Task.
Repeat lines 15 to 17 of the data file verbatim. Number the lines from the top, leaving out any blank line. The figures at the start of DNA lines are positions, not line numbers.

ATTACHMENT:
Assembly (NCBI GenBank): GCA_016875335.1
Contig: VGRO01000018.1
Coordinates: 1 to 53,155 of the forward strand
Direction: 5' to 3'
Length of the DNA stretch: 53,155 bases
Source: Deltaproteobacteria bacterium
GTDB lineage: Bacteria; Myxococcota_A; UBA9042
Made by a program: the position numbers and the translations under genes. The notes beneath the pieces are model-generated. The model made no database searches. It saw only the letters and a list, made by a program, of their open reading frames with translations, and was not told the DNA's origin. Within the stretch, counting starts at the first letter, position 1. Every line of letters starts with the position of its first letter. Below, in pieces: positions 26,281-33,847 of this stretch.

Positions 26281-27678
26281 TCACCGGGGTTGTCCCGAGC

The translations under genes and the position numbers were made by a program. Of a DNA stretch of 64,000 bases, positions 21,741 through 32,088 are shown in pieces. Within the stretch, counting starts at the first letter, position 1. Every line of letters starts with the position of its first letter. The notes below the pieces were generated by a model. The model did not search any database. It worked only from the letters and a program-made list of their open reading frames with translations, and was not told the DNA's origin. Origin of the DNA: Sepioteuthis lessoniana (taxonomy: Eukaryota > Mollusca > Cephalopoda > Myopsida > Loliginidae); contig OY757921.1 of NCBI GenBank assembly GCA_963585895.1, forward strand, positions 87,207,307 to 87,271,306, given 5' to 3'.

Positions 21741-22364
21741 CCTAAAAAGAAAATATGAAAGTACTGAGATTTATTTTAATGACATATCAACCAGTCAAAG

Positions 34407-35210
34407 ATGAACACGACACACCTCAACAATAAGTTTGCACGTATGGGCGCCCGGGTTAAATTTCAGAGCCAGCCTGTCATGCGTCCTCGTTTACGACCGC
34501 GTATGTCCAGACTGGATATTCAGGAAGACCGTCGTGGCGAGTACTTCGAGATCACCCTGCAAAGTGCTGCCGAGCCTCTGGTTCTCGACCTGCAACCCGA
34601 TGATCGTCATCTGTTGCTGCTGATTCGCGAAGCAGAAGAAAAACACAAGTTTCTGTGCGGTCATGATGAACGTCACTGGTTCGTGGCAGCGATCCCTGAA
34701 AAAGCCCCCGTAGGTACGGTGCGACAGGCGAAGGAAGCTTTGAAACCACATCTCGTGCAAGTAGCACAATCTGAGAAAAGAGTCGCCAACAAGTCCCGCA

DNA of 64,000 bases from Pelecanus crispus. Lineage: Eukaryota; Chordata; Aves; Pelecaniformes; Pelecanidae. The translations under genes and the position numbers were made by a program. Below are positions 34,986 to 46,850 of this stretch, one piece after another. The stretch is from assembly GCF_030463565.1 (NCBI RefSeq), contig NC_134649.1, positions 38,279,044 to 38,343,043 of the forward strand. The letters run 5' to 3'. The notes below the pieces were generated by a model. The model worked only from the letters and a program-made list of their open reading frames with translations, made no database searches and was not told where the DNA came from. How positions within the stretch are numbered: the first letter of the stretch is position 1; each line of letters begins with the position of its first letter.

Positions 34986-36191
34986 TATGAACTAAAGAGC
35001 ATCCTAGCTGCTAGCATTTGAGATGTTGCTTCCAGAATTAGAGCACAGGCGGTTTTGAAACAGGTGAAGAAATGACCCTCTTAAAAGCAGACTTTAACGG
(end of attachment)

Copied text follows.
34407 ATGAACACGACACACCTCAACAATAAGTTTGCACGTATGGGCGCCCGGGTTAAATTTCAGAGCCAGCCTGTCATGCGTCCTCGTTTACGACCGC
34501 GTATGTCCAGACTGGATATTCAGGAAGACCGTCGTGGCGAGTACTTCGAGATCACCCTGCAAAGTGCTGCCGAGCCTCTGGTTCTCGACCTGCAACCCGA
34601 TGATCGTCATCTGTTGCTGCTGATTCGCGAAGCAGAAGAAAAACACAAGTTTCTGTGCGGTCATGATGAACGTCACTGGTTCGTGGCAGCGATCCCTGAA